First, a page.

There are monarch butterflies in Minnesota. To locals, this is no surprise. But to me, I was impressed. Monarchs can travel up to 3000 miles to their winter grounds in Mexico. These are the only butterflies to travel such great distances. And yet, in the summer, many return to Minnesota, where they were born.

A mature monarch spreads its wings, preparing to move on.

Caterpillars and monarch chrysalis suspended as they mature.
Caterpillars and monarch chrysalis suspended as they mature.

I have tended to think of monarchs in relation to Monterey and other consistent and cool California coastal habitats. While monarchs are delicate and cannot survive harsh winters, they seem to be able to manage the hot and humid environments of a Minnesota summer with aplomb. Yet, when it comes to the dangers of weather, their most devastating interaction of late took place in their winter habitat, not their summer.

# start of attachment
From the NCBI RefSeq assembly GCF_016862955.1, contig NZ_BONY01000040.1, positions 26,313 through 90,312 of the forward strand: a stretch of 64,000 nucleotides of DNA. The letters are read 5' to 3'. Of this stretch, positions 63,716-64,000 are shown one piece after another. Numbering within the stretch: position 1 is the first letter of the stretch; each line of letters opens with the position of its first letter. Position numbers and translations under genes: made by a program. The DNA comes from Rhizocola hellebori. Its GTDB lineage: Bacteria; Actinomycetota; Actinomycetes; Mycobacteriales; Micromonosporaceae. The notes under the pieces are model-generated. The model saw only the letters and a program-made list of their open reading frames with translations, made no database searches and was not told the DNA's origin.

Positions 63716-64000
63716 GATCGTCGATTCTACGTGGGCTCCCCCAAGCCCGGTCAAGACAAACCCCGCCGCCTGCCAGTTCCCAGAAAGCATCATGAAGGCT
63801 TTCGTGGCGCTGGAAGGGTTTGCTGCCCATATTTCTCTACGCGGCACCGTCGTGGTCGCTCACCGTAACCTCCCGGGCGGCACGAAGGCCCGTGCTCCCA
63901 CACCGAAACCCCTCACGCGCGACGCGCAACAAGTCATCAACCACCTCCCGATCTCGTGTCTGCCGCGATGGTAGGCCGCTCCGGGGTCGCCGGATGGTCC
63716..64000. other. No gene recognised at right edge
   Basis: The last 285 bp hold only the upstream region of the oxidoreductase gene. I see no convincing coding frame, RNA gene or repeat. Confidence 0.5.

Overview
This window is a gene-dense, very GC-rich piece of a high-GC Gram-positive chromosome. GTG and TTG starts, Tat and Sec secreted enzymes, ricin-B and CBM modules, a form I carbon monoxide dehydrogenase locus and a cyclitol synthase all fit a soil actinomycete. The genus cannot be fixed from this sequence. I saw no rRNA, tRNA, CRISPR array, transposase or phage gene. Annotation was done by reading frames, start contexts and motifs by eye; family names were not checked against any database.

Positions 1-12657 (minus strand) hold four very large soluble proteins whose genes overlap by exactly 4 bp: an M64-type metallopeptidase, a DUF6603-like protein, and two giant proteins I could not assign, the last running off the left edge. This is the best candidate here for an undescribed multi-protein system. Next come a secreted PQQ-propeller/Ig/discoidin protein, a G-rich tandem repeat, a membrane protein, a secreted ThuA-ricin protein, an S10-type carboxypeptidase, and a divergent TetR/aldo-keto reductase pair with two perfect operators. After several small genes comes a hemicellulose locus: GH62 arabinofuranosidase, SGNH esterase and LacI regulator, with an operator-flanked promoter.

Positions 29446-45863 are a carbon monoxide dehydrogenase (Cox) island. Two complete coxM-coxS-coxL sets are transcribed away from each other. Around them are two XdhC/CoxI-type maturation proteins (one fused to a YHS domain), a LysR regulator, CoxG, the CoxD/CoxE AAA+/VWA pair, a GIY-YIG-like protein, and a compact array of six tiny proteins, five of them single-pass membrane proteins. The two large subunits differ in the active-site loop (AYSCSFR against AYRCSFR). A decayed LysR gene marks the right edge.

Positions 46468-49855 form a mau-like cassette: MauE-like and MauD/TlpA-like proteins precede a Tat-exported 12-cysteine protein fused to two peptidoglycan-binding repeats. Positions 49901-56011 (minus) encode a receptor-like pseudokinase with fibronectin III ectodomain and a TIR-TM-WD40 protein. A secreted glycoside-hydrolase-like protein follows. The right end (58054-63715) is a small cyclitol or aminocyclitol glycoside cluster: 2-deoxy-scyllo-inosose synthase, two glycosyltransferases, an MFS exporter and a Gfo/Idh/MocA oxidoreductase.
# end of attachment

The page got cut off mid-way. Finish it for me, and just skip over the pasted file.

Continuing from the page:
On March 9th 2016, a large population of monarchs and their winter habitat was destroyed due to a massive storm. Rain, hail, snow, and sub-freezing temperatures hit monarchs just as the spring migration north was beginning. Throughout the summer, citizen scientists are monitoring and reporting the migration of the Monarchs north. While reports are distressingly low, citizen scientists are collaborating for the good of the butterflies. People in Monarch habitats are encouraged to grow milk weed, a “host plant” for monarchs. Female monarchs lay their eggs on milk weed, which monarch caterpillars eat.

Today, we stumbled on to a program for citizen scientists learning about and monitoring monarch butterflies. The University of Minnesota has its own Monarch Lab, where the butterflies are researched and outreach and educational programs for the general public is managed. Interested?

Lexi lives in a truck camper down by the river.

post a comment